In the past week or so, I finished two pairs of socks I started earlier this summer.
One pair is for my friend Barb, who is 5' tall and can fit both feet on a single piece of paper.
The other is for my brother Carl, who is 6'3" and can fit one foot on a piece of paper.
Provided the paper is turned diagonally.
Barb's feet are 7" in circumference at the ball. Carl's are 11".
For Barb's socks, I used the Devon pattern (Ravelry link) from Cookie A's Sock Innovations. The pattern calls for a thicker fingering weight -- Mountain Colors Bearfoot, which I love, and is probably more accurately a sport weight yarn. The problem with using the specified yarn was that I would have had to adjust the pattern to lower the stitch count to fit her. So I used Cascade Heritage, instead, which is a fairly fine fingering weight yarn. (Lots of yardage, and a great price!) They are very soft after washing, and show stitch definition really well. I was able to knit the pattern as written using the thinner yarn and smaller needles, without adjusting stitch counts.
They look good on her.
She stopped by this weekend to pick them up and agreed to model them.
Good thing for her that she has small feet. I would have had a hard time parting with them if they fit me!
Carl came for a visit in July and while he was here he went to the yarn shop with me when I offered to knit him socks. I envisioned endless 90-stitch rounds in tan or grey, knit over many boring months.
He took one look at a Kaffe Fasset colorways from Regia on a mannequin leg, fondled it and said he liked that one.
"Really?" I asked, trying to keep desperate hopefulness out of my voice. Could it be true that a man would really want this colorway? While I had always considered it fairly manly, I couldn't see my husband finding it acceptable, if he ever allowed me to knit him socks, which he doesn't.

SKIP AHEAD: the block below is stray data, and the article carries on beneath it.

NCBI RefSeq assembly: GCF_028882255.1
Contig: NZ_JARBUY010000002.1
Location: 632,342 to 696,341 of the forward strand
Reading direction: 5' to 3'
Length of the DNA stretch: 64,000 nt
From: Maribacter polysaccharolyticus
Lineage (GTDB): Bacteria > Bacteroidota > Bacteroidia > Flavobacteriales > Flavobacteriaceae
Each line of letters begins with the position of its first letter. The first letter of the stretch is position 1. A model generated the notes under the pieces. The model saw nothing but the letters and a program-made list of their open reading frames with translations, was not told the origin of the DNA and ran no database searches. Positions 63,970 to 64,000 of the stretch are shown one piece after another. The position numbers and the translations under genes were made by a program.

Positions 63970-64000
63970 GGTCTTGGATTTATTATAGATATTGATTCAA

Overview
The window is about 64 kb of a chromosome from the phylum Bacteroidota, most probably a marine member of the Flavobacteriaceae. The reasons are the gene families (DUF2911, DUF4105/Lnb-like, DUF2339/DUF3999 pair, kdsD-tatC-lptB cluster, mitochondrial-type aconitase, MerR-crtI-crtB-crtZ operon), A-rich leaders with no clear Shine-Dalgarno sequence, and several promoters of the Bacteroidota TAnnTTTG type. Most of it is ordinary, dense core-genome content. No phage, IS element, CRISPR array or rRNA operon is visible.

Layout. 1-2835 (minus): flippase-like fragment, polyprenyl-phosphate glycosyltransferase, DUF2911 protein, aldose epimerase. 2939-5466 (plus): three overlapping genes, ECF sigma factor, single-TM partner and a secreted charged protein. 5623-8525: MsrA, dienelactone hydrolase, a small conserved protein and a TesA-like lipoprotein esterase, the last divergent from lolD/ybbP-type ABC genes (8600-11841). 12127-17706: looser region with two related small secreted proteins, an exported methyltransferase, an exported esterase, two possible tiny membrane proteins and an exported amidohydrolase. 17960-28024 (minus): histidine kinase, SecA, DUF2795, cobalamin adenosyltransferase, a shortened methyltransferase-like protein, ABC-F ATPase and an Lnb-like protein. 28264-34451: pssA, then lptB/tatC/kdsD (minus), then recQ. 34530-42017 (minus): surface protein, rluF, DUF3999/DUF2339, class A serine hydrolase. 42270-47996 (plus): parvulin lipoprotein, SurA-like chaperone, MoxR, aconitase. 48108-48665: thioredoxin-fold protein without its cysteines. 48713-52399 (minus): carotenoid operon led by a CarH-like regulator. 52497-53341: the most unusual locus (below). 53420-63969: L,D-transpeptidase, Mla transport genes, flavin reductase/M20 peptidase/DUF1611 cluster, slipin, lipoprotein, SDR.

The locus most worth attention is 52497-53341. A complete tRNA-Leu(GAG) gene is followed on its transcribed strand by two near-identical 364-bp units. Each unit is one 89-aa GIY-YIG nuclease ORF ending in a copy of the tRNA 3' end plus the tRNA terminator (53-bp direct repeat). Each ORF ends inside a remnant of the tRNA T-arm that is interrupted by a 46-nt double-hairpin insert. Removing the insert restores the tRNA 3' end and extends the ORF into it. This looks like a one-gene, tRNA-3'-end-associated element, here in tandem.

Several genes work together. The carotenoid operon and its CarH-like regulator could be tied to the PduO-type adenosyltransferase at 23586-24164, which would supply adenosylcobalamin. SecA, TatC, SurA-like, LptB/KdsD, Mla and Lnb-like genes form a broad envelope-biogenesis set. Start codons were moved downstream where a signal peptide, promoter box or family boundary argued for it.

Besides which, I had socks in the same colorway in my drawer at home, as you can see here.
"You don't mind the flash of turquoise?" I asked, still not believing he liked it, and trying hard to feign apathy. Mustn't let him know I'm excited. "No," he said. "I like the turquoise."
Hallelujah. Even if the socks would take forever to knit, they wouldn't be boring!
Then I got to thinking. My socks were made from 4-ply (fingering weight). I remember knitting 9 sts/in, 64 sts to the round. This yarn is 6-ply (DK weight). Guess how many sts/round? 64! (for the leg, but a bit bigger for the foot) They did not, in fact, take me months and months of begrudging labor to make. Just a few days per sock, spread out over six weeks, of course, because I rarely knit two identical socks in a row.
A brother-sister sock photo
He lives in Michigan, and no one else I know has feet big enough to model them, so I put his on over my other sock, in an attempt to make it fit better.
Look, if I adjust my foot position, the stripes match perfectly because we have the same stitch count per round.
The last time we had brother-sister matching garments was back in 1968.